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About Kevin Hart and that Oscar-hosting job: short-lived, it turns out!

It’s (still) a thankless job, and now the comedian’s not doing it

10:17 AMUPDATE — Well, so much for that “safe choice” idea. After a whirlwind news cycle of backlash about a history of anti-gay tweets and statements in his stand-up, Kevin Hart is no longer hosting the 91st Oscars.

He backed out Thursday night after announcing that the Academy of Motion Picture Arts and Sciences had given him an ultimatum: apologize for anti-gay statements he made, including his wishes that his own son not be gay, or forfeit the Oscars.

Hart chose to forfeit.

So now it’s back to square one for the academy, which should maybe just give the job to the much funnier Wanda Sykes and let her do whatever she pleases.

Here’s our not-so-hot take from earlier:

Is there any more dubious high-profile honor these days than being tapped to host the Academy Awards?

It’s doubtful.

And yet, come February, a significant portion of us will watch Kevin Hart host the film industry’s annual dog and pony show, where he will be the fourth black person to host in the show’s 91-year history, following Richard Pryor, Whoopi Goldberg and Chris Rock. What should we take from this decision? Well, low expectations, for one. Here’s why:

Hart is a safe choice for appealing to a big, broad audience

For years, the Oscars have been hemorrhaging viewers. But in 2018 that number dipped to an all-time low of just 26.5 million people. That’s pretty dismal, considering that film is still one of America’s chief cultural exports. Meanwhile, the crazy schlockfest that is Eurovision drew 186 million viewers this year.

Numbers like this do not exactly thrill network executives. But the only thing worse than declining ratings and relevance is declining relevance and ratings plus being cringe-inducingly offensive. Naming Hart signals that producers are not looking for someone to shake things up, but that they don’t want someone who will make an already bad situation worse. Sure, Hart’s self-effacing short man shtick is old, but it’s also safe. If the worst review of the Oscars is “blandly inoffensive,” chances are producers, at this point, will chalk it up as a win — especially if no one announces the wrong winner for best picture.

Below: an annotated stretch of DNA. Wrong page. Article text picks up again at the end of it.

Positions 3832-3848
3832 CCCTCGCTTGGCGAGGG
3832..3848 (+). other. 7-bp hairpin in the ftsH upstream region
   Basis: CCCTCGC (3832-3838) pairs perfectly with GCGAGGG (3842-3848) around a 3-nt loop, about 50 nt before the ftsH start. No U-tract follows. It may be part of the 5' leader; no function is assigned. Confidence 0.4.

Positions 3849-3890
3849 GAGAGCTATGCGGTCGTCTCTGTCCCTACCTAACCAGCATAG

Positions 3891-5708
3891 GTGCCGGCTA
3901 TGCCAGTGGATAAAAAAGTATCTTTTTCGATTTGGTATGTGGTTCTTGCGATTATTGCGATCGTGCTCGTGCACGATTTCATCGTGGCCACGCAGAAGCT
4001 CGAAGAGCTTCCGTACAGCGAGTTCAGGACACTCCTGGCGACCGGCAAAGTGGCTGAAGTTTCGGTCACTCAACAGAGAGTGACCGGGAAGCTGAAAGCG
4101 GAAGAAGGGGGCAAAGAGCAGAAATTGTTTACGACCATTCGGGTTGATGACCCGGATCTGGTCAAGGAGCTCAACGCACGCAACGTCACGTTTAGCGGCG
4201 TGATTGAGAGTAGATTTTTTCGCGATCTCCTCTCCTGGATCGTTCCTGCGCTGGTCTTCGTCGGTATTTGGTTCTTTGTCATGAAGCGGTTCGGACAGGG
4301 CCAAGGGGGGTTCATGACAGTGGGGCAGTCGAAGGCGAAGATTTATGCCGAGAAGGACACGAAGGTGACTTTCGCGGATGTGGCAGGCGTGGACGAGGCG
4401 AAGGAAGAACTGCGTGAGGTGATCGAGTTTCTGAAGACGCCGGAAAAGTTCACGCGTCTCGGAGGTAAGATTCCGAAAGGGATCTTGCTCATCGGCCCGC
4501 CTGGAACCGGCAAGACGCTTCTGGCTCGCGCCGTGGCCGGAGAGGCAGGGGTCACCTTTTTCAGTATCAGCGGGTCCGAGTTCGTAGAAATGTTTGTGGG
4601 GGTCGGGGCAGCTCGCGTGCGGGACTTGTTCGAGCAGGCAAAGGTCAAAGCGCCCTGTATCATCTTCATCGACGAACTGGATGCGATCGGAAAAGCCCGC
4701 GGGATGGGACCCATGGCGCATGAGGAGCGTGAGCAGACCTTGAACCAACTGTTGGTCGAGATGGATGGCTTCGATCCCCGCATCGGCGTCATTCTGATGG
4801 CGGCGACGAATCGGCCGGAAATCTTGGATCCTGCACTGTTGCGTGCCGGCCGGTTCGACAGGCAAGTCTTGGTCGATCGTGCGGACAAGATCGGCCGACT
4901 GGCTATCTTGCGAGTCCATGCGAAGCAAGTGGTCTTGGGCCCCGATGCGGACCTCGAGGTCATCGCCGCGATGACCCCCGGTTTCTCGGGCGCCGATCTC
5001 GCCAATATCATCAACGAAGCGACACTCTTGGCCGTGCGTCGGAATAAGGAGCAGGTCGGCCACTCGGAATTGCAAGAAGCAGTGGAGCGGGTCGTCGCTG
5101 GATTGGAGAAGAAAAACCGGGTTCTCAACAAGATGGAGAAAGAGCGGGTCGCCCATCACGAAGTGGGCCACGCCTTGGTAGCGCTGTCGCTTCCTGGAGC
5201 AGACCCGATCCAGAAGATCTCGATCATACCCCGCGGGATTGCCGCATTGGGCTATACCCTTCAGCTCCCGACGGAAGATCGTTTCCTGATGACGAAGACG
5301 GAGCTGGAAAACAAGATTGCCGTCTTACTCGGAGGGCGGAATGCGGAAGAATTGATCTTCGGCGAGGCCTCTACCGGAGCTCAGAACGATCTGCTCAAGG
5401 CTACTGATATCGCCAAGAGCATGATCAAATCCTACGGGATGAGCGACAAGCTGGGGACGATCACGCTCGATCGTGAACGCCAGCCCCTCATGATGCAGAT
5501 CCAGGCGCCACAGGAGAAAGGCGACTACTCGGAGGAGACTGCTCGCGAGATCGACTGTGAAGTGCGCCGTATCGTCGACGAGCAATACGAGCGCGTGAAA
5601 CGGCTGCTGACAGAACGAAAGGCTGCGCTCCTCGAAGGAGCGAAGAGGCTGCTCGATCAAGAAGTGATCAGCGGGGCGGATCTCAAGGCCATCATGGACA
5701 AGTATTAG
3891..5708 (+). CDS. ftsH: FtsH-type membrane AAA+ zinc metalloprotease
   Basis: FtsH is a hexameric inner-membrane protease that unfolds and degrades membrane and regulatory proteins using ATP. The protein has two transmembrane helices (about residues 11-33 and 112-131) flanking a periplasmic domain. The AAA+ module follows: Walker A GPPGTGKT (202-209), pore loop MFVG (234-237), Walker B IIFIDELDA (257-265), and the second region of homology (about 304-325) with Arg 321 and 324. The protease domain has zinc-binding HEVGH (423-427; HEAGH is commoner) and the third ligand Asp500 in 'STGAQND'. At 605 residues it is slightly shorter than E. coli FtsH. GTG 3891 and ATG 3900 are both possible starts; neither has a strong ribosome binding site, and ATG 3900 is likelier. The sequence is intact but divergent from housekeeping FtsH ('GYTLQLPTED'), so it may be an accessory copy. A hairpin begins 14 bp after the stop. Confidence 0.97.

Hosting the Oscars is a thankless gig

Does anyone actually enjoy hosting the Oscars anymore? No, the answer is no. Just ask James Franco.

This probably has something to do with the fact that there is no winning at Oscar hosting. As an audience, all of us are accustomed to having our increasingly fragmented tastes recognized and catered to more than we used to be. Blame the Netflix algorithm.

And so each year, it gets harder and harder to find someone who is widely beloved and willing to risk becoming significantly less so in a matter of four hours.

Instead, Oscar producers are tasked with finding someone whose career can withstand the momentary hit associated with being the face of a mind-numbingly dull telecast. Who among us, if not Hart, is capable of such a feat? Admit it, the man knows his lane, and he’s going to ride it until the wheels fall off. Good for him.

Hart’s hosting is not blackwashing

April Reign’s #OscarsSoWhite hashtag has done valuable work in drawing attention to the problem of disproportionate whiteness in filmmaking. So it’s understandable that viewers might be skeptical that hiring Hart is a form of pandering that will shut up those who speak loudly about Hollywood’s lack of diversity.

That’s not the case this year, though. The 2019 Oscars will likely include multiple nominations for Black Panther. It’s practically a shoo-in for one of 10 best picture slots, but also for costume design, production design and best original song. (If the producers have any sense, they will beg Kendrick Lamar and SZA to perform “All the Stars.”)

Additionally, the cast, producers and director of If Beale Street Could Talk should expect some love — especially Regina King. Mahershala Ali could very well find himself nominated for his work in Green Book, and BlacKkKlansman may find its way to a best picture nod too. Best director might be a bit more of a stretch for Spike Lee, but let’s wait and see. And don’t be surprised if Steve McQueen gets a nomination for best adapted screenplay, alongside co-writer Gillian Flynn, for Widows.

Could there be more? Of course. But this is hardly a situation where the pool of nominees will look like they all descended from the Abominable Snowman.

This post was originally published on Dec. 5, 2018.